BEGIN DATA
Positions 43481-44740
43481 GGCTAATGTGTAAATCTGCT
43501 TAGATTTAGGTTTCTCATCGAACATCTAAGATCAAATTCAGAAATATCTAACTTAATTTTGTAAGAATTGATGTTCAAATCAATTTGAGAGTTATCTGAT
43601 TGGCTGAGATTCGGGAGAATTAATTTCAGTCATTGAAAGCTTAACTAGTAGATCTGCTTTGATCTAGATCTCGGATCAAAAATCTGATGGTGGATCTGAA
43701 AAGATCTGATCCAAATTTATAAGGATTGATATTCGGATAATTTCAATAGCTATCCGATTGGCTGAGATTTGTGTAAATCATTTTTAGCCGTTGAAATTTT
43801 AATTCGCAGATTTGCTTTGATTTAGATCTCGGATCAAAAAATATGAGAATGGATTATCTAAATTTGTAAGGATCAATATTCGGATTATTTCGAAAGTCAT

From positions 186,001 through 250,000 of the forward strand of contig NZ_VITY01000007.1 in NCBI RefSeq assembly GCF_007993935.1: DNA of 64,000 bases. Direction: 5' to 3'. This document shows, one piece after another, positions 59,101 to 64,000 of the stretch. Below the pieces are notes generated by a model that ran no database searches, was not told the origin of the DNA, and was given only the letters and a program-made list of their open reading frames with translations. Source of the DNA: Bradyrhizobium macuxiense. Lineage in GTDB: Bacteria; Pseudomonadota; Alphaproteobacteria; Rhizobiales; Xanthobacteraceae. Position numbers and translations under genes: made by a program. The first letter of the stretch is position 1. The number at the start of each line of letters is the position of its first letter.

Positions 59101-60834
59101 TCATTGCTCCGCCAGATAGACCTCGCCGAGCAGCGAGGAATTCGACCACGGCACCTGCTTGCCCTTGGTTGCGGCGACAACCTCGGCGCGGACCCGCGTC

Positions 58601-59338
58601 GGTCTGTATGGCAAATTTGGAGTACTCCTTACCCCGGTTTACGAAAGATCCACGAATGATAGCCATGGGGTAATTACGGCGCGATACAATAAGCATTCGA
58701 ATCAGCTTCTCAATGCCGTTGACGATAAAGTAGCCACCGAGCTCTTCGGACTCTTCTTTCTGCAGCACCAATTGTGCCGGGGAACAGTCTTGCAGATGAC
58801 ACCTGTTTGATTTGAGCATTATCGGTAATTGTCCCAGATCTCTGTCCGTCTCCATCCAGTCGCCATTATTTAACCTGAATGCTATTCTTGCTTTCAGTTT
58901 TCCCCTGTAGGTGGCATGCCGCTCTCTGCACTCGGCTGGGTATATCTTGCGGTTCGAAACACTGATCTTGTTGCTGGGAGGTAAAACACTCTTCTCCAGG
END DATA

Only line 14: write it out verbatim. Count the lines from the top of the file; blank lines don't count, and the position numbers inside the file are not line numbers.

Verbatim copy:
58901 TCCCCTGTAGGTGGCATGCCGCTCTCTGCACTCGGCTGGGTATATCTTGCGGTTCGAAACACTGATCTTGTTGCTGGGAGGTAAAACACTCTTCTCCAGG